FAQ

Frequently Asked Questions

FAQs- Estate Planning

Who needs estate planning?

Everyone needs estate planning. Children under the age of 18 are protected by their parents’ estate plan but everyone age 18 or older needs his or her own estate plan. Of course, estate plans vary immensely depending on goals, finances, family situation, domicile (where you live). There is no one-size-fits all estate plan.

How old do you need to be to have an estate plan?

Everyone needs estate planning, no matter their age. Children under the age of 18 are protected by their parents’ estate plan; everyone age 18 or older needs his or her own estate plan. Of course, estate plans vary immensely depending on goals, finances, family situation, domicile (where you live). There is no one-size-fits all estate plan. If you’re wondering whether you need an estate plan, you’re asking the right question and, yes, you do.

When do my children need to get their own estate plan?

Everyone is surprised when we answer this question. Even an 18-year-old high school senior needs her own estate plan. Once a child attains the age of 18, she is legally an adult and must make her own health care, financial, and legal decisions. Without legal documentation, parents are powerless to act on behalf of their adult children.

Of course an 18-year-old’s estate plan is very different from a 48-year-old’s estate plan because life, assets, goals, and family situation evolve over 30 years, but some basics are the same.

How much money do I need before an estate plan is necessary?

You don’t need to be a Rockefeller or Kennedy to need an estate plan. In fact, you don’t need any assets to need an estate plan. What you do need is one of the following: 1. someone you love, 2. the desire to control your life and finances, 3. the desire to maintain privacy, or 4. the wish to avoid court interference.

To help you think this through, here are non-monetary reasons to have an estate plan in place: 1. an estate plan empowers your trusted helpers to make healthcare decisions and manage your day-to-day business if you’re not able to; 2. appoints guardians for minor children and pets; and 3. avoids medical heroics through a living will.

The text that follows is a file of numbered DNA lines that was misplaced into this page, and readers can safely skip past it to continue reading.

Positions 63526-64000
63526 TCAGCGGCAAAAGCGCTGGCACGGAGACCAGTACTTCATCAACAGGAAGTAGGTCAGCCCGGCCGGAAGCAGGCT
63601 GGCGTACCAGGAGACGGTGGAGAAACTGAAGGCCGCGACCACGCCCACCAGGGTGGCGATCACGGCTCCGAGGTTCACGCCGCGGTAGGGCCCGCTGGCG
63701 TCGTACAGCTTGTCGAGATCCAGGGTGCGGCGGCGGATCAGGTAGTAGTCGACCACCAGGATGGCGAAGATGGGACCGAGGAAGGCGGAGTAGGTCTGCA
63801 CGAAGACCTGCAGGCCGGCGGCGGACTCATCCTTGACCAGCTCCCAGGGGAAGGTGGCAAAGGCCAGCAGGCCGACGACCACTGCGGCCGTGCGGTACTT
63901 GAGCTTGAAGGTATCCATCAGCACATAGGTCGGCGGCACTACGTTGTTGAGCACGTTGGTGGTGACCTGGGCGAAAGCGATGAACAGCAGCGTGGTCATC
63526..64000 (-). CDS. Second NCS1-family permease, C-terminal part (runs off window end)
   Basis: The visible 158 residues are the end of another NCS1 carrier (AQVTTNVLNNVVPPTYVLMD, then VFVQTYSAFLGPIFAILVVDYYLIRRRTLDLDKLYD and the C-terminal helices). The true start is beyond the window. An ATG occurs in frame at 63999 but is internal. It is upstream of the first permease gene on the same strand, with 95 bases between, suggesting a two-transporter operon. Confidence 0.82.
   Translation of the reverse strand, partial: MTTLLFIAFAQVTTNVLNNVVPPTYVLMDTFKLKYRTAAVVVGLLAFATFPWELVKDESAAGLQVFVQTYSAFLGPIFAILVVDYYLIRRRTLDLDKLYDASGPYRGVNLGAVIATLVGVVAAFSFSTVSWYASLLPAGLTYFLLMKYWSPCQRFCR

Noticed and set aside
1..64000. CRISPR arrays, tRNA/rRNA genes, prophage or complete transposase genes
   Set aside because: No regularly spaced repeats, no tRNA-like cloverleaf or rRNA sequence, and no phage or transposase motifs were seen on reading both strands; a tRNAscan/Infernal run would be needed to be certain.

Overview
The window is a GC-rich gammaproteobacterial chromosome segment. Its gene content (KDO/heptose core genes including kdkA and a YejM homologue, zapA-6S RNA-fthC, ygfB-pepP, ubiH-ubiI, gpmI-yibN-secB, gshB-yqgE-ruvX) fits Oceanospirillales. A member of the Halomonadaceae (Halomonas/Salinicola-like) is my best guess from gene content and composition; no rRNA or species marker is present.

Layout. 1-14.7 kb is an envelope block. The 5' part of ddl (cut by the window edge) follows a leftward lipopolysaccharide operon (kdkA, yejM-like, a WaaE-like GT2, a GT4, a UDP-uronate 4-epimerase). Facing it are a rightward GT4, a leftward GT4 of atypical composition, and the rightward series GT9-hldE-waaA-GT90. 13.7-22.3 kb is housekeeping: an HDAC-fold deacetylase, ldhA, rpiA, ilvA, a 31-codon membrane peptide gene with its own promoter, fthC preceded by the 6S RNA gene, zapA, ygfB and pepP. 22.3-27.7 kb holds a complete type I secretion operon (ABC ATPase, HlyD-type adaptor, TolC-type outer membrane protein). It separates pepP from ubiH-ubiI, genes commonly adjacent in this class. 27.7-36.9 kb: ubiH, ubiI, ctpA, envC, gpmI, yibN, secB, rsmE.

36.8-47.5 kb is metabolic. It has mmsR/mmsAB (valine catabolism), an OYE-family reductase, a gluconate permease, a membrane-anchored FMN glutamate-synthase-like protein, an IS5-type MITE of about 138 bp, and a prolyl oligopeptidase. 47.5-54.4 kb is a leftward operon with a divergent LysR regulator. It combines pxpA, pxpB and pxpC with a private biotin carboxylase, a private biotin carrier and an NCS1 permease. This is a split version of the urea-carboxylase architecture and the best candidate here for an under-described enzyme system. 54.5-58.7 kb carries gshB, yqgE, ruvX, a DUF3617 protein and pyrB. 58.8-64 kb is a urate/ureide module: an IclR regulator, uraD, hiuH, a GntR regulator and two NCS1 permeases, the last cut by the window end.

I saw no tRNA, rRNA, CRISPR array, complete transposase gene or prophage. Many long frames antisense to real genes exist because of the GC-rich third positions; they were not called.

My child is legally an adult, should she have her own estate plan?

Without a doubt, yes. Even an 18-year-old high school senior needs an estate plan. Once a child attains the age of 18, she is legally an adult and must make her own health care, financial, and legal decisions. Parents are powerless to act on behalf of their adult children without legal documentation.

What does "disabled" mean?

In the estate planning world, the term “disabled” refers to an individual’s incapacity or the inability to manage day-to-day business affairs such as managing and protecting assets, signing papers, paying bills, and filing taxes. “Disability” or “incapacity” doesn’t mean you’re laid up on the couch with a bad back; instead, it means that you don’t have the physical and mental capacity necessary to manage your personal business.

How can I be sure to stay in control of my property if I become disabled?

There are two options for maintaining control during a period of disability; and, often, we recommend the use of both: power of attorney and revocable living trust.

How do I avoid being kept alive by machines if I'm brain dead?

A living will is used to avoid medical heroics such as life support at the end of life.

Who will make healthcare decisions for me if I can't make those decisions myself?

Your agent under your health care power of attorney has the power to make healthcare decisions for you if you are unable to make those decisions yourself.

Who will take care of my finances if I become disabled?